On Feb. 15, more than 200 members of the Plattsburgh community, dressed in all black for solidarity, braved frigid weather and snow showers as they marched through the slippery streets, demanding the resignations of Plattsburgh State President John Ettling, Vice President of Student Affairs Bryan Hartman, Director of Student Conduct Larry Allen and Chief Diversity Officer J.W. Wiley.
Students have since rescinded the call for Hartman’s resignation, but a resolution by the PSUC Student Association passed a memo of a vote of no confidence in Ettling, Allen and Wiley.
A racist post on Snapchat by PSUC freshman Maria Gates, captioned “Lynching n****** tonight,” ignited the demonstration against campus administrators, who originally said there was “nothing [they] could do” to punish Gates.
In response, about 200 members of the PSUC community gathered at the Angell College Center Warren Ballrooms to review the student code of conduct. Students demanded the administration amend portions of the code related to harassment and endangerment to assure disciplinary action against hate speech. However, the forum turned volatile, and many students stormed out, still outraged.
PSUC Autism Speaks President KaitLynn Cortez believes the administration turned a deaf ear to minority students.
“The school board didn’t see [the post] as a threat.” Cortez said. “But when you say ‘lynching n****** tonight, you’re making a threat to [the] masses, which is why everyone’s action was justified.”
Cheyenne Richards, member of the National Association of Black Accountants, was unimpressed by how the administration handled the forum.
“The faculty that facilitated the forum did not show enough care for the students,” Richards said. “Larry Allen had a straight face the entire night and did not show any sympathy for the students affected.”
Richards noted this wasn’t the first time the administration held a forum to discuss racial incidents on campus.
“This has happened so many times before,” she said. “This is now about someone targeting a certain group of people who pay to be here, and she attends classes with these students. If the school doesn’t do anything, then that just shows how they feel about us.”
Chapter president of Sigma Lambda Upsilon Syane Clemente echoed Richards’s sentiment.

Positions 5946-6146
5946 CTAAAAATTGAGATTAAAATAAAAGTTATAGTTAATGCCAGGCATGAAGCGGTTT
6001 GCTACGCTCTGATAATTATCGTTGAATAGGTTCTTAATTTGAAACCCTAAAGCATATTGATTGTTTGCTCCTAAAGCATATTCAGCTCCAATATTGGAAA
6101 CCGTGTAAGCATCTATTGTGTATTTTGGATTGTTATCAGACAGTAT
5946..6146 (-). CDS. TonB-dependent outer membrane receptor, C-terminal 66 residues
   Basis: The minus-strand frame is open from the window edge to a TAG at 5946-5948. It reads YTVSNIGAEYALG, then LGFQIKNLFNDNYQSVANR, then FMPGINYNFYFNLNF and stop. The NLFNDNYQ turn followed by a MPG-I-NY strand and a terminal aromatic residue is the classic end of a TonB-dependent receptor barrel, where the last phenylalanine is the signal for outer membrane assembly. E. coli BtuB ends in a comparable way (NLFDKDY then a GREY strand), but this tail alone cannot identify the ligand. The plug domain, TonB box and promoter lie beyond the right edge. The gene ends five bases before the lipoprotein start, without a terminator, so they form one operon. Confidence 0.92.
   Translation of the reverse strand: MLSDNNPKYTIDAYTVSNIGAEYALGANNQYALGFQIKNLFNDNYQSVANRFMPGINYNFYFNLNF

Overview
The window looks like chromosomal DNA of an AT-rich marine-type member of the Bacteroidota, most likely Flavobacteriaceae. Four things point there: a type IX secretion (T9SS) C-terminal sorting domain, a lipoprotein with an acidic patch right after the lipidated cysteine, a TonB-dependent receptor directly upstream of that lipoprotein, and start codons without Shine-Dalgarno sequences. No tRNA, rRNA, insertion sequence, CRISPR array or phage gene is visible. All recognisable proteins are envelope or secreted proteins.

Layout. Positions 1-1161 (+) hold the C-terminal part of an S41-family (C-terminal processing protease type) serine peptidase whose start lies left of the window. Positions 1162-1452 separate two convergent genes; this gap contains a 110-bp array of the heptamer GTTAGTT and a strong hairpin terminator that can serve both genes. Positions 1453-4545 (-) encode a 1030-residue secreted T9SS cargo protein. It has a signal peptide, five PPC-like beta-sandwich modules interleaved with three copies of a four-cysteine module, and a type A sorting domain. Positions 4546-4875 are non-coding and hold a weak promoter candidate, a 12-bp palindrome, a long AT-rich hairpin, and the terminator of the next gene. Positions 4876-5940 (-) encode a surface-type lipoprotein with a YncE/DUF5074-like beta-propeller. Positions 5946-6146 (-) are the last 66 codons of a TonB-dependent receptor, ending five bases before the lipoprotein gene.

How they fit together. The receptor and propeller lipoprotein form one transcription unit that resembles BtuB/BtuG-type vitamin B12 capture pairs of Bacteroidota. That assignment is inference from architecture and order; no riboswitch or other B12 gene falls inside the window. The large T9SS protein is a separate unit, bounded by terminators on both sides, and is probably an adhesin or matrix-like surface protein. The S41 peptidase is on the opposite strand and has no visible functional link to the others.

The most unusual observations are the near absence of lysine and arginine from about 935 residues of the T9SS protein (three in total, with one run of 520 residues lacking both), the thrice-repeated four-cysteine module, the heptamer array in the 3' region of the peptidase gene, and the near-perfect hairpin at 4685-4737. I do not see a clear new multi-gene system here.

“This is supposed to be the man that’s in charge of what’s going to happen to this woman,” Clemente said. “If he doesn’t see it as a hate crime, then what’s really going to happen?”
Not convinced the original forum had achieved any resolution, students sat on the steps of the ACC— refusing to leave until their demands were met, and some even prepared to sleep on the floor of the lobby.
Beside them stood an easel with a list of what they wanted: Maria Gates and her male friend, who was featured in the Snapchat, expelled; counseling services for affected students; and a policy protecting minorities from race-related violence and hate crimes. Administration then convened in the Educational Opportunity Program Office to discuss the school’s current code of conduct.
Around 10:45 p.m., EOP Director Kyla Relaford stood in front of the impassioned crowd, and announced although the administration could not disclose information about individual student records, she assured listeners “action has been taken.”
Shortly after the crowd dispersed, Ettling issued an email encouraging students to provide feedback on the drafted changes to the code of conduct at the next day’s forum at 10 a.m.
As students exited the ACC lobby, PSUC senior anthropology major Chelsea Green grabbed a bullhorn and reminded them the fight wasn’t over. Involved campus organizations Black Onyx, Club Caribbean, Young Democratic Socialists and the Student Association scheduled a protest for Friday at noon after the 10 a.m. forum.